An earlier version of this post appeared at Boppin’ (Like The Hip Folks Do) on March 24, 2018. It has been updated slightly, but is still prepared to string you along.
Two of the guitars, the electric ones, stand virtually forgotten in a corner of my office at home. The older of the two–a red one I bought shortly after my fortieth birthday, more than twenty-one years ago–is in its hard case, missing a string, maybe two. It’s been missing strings before. A long time back, my then very young daughter Meghan had her Mom, my lovely wife Brenda, bring her to the music store, my red guitar in hand, to have its strings replaced as a gift for Dad. I was touched beyond description. I used to play it. Not very often, never well, nor even adequately. I had no talent, no technique, no musical acumen whatsoever. Still, I plugged in. I knew some chords, mangled as they were in my clumsy hands. I’d forgotten the notes I used to know, but I could still manage an inept G, an approximate C, the odd D, E, A, and D7, and I do mean odd. I turned up, and slammed. The result never quite sounded like “(I’m Not Your) Steppin’ Stone” or “Mr. Tambourine Man” or Lennon and McCartney’s “I’ll Be On My Way.” It was noise. But it was my noise.
And then I’d usually pop another string. So much for channeling Johnny Ramone.
The black guitar arrived in the mail in December of 2007, I think. It wasn’t a Christmas gift, just something I acquired via incentive points I needed to spend in a hurry. The memory is bittersweet. The day the guitar was delivered, I unpacked it and went upstairs to the office, where Meghan was at the computer with her cousin Stephanie, who was visiting Syracuse for the holidays. It was not the last time we would see Stephanie. She returned for a visit the following summer, when we took her to see The Flashcubes and to the New York State Fair. She was taken from us in October of 2008, the cruelest blow of our lives so far. Thinking of that black guitar makes me think of Stephanie, a pleasant memory that makes me cry, without fail.
The two acoustic guitars are in the garage, accumulating dust, both missing strings, neither played in years. All four guitars are out of tune. I can’t tune them properly, not even the black one with all six strings intact. I can’t play. I can’t make the music I wish I could make.
When I did try to play my guitars, there was a simple chord sequence I used to use, a G-A-D-G-A-D-G-E-A-G-C-A-D-G-A if I recall correctly. It was the presumed melody for a song in my head. The only lyrics it ever had have been with me for decades:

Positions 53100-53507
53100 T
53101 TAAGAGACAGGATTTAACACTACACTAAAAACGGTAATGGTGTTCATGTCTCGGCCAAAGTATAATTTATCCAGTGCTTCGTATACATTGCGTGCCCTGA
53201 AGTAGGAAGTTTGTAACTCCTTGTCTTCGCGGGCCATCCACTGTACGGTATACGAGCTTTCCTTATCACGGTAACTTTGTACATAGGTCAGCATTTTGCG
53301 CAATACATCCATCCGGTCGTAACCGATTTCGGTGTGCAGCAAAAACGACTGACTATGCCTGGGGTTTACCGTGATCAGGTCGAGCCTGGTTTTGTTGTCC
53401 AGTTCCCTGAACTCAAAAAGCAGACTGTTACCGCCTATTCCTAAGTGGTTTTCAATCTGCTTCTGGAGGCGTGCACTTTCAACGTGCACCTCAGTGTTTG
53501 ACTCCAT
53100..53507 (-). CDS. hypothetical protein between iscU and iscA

Sometimes in my dreams we still talk to each other
Although in real life I know we’re done with one another
I don’t know if I’d want you to return
I’d just feel better if I could learn
What became of you
Because I remember you
In my head, it was about the people who’d once been integral parts of my life before they slipped away. The high school confidante who killed himself. The teen co-conspirator who later severed her ties with me. The soulmate who was never really my girlfriend, though both of us wondered if we’d be married someday. The enigma who wanted to be my girlfriend, but I wasn’t ready for her. The college bud I discarded in anger. Pals and passersby. Lovers and friends I still can recall; some are dead, and some are living. Family. Regrets? I’ve had a few. I can’t say if they’re too few to mention.
Yet I know I’ve been blessed as well. Brenda and I are still together. Meghan, no longer the little girl who dragged her Dad’s red guitar to the store for mending, graduated with highest honors from Ithaca College in 2017, and snagged a part-time job–in her field!–at Syracuse University Press. I acknowledge the bad. I embrace the good. And I try to keep on playing, in my own fashion.
My daily blog Boppin’ (Like The Hip Folks Do) debuted on January 18th, 2016, originally with the less-distinctive title CC Says. It took just under a year to accumulate 50,000 views, and just over another fourteen months to quadruple that figure. It’s over a half a million strong now–just like Woodstock! It’s a modest number still, but one I embrace as good. The road to relevance winds on. You’re welcome to travel along with me.
I can’t play. I can write. I’ll be here every day for as long as I can. Maybe I’ll pick up the black guitar for a bit, just to remember. And just to play, even though I can’t. But the noise I make remains my own.
(Oh, and for the full story of my life-long failed attempts to make music, I refer you to “I’ve Got The Music In Me [And That’s Where It’s Gonna Stay].” Many guitar strings were harmed in the making of this picture.)